Django in Pain – Brighton Fringe

Reviewer: Dominic Corr

Writer and Director: Antonio Vega

Externalising the intricacies of depression, self-harm, and even suicidal tendencies can manifest in a profoundly personal series of creative outlets. And for Antonio Vega, Django in Pain is such an expression of suffering, crafted and communicated using puppetry’s various techniques, from shadows to papercraft. Puppetry, as an offshoot concerning animated methods of filmmaking, is met with a perturbed eyebrow raise to the validity of its storytelling mechanics outside of ‘just for kids’ – nonsense.

But this isn’t the case here, as the imagery of Django in Pain is remarkably painful in moments – and for a puppet show does not fail to communicate the delicacies and vicious methods of suicide. Multidimensional layers exist both in Ana Graham’s capture of Vega’s performance, but also within the often-humorous script with razor edges of grief as Django, a man living out in the woods, struggles with continuing his life, seeking to end it – only for a stray dog, Trippy, to keep getting in the way.

Trippy becomes Django’s world, but if only he had recognised this sooner. Driving the now three-legged pooch away, the show takes a dynamic shift in colour expression as Django’s mind unfurls and explodes with all the various places, he and Trippy could have visited, from the deep forests to the even deeper seas and the skyscrapers of New York. Here the shadow puppetry enables Graham’s cinematography to press more into the shading and manipulation of light, accentuating the colours surrounding Django and escaping the grimness of the dark for just one scene, and away from the wolves and vultures lurking.

But the vultures of this tale manifest more than trivial antagonists, breaching out of the story and plaguing the narrator (Vega) himself, berating his silly and trivial stories and drawings, confusing and gnawing at the last remnants of self-confidence. It offers a wit to Vega’s writing which extends outwards from the world-building within Django’s story and into the strife of an artist anxious with their work.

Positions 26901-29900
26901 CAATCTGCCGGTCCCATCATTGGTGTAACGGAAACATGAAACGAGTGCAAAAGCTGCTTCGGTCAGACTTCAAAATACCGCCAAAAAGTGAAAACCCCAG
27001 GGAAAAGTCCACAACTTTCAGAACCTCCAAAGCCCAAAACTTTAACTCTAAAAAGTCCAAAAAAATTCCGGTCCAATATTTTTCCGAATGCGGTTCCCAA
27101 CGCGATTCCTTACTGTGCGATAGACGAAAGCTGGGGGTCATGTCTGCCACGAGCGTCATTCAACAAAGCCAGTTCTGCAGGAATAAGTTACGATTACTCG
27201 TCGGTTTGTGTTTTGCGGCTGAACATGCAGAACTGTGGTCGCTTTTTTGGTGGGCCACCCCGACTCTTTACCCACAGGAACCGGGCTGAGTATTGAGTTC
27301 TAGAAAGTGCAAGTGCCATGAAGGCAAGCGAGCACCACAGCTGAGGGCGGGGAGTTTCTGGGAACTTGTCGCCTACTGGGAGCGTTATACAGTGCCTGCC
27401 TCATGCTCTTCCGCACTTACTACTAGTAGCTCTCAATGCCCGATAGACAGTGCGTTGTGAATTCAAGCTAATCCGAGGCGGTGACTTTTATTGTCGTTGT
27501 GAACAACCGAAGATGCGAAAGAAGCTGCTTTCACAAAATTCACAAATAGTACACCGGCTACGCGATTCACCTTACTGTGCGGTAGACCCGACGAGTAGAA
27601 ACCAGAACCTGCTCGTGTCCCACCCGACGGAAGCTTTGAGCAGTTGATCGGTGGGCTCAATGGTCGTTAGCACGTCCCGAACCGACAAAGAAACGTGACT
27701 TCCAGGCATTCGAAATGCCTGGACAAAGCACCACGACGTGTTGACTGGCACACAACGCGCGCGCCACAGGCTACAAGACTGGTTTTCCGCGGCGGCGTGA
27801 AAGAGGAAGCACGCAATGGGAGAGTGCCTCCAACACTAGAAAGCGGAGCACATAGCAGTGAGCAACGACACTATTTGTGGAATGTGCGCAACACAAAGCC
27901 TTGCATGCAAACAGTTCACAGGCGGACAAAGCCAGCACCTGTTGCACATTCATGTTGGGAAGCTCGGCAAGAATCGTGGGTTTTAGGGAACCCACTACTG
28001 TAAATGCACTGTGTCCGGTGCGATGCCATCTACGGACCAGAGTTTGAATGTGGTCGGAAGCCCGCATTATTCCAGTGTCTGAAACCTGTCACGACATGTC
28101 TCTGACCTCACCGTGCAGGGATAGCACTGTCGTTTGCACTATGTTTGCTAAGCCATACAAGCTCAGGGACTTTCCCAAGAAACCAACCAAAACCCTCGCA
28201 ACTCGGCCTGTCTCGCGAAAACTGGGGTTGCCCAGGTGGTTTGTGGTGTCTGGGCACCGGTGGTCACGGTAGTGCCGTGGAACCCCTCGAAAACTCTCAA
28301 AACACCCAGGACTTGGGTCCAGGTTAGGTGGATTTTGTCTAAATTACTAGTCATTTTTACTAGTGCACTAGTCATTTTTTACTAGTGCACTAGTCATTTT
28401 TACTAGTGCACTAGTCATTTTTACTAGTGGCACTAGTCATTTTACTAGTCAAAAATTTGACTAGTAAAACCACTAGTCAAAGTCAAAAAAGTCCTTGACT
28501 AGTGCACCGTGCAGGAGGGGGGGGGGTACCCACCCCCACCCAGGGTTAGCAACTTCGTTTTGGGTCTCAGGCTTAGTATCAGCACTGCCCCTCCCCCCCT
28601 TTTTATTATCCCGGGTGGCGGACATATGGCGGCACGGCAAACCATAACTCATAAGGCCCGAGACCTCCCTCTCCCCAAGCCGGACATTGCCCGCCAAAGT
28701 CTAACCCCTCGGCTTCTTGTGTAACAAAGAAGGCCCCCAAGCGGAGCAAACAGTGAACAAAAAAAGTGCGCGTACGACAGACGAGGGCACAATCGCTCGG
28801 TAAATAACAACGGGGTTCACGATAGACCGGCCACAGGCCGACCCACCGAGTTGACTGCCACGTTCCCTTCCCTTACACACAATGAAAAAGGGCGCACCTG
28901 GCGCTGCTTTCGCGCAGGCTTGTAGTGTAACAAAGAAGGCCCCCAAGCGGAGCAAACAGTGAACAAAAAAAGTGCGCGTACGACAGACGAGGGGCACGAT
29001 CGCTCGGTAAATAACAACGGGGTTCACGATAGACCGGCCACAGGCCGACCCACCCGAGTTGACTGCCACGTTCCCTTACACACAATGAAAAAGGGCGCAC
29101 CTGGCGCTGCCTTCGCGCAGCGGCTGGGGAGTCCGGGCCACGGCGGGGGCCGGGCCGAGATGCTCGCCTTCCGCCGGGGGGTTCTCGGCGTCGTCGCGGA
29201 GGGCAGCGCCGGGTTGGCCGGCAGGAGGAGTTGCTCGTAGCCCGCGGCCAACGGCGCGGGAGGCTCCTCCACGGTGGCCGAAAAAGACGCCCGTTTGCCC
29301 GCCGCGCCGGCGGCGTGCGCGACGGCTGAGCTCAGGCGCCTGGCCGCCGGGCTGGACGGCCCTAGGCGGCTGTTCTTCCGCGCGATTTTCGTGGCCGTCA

Vega’s role as narrator, as well as their brief introduction to the piece, offers a sense of therapy, pressing into the existential questions of how this playwright controls the lives, deaths, and agony of the cast he writes for, himself struggling with the inability to see a happy ending. There’s a wealth of storytelling behind the scenes here, especially within Cristóbal Maryán’s audio and music composition, but Django stumbles in the coming together of each component, as the music, storytelling and puppetry all work singularly but less so as a coherent piece.

Further, complaints about the quality of filming, both in technical terms and limitations of space come to an understanding as the film is produced on a mobile phone during lockdown, all within Ana and Antonio’s apartment, where the puppets and scenery are sculpted, not from an artist’s studio, but from materials and recycled pieces found throughout the space. Commendable, but as a piece of physical theatre it means much of the puppetry is ‘hands-on’.

Mercifully, Django in Pain, without revealing the tenderness of the ending, does have a form of happiness – or at the very least, contentment in its ending. A feature-length puppet show made, staged and filmed in lockdown, it serves as a reminder of the escapist techniques we craft in traumatic times, and the dextrous skill in creating with our hands, using only some scrap materials and a personal story to share.

Runs here until 5 June 2022

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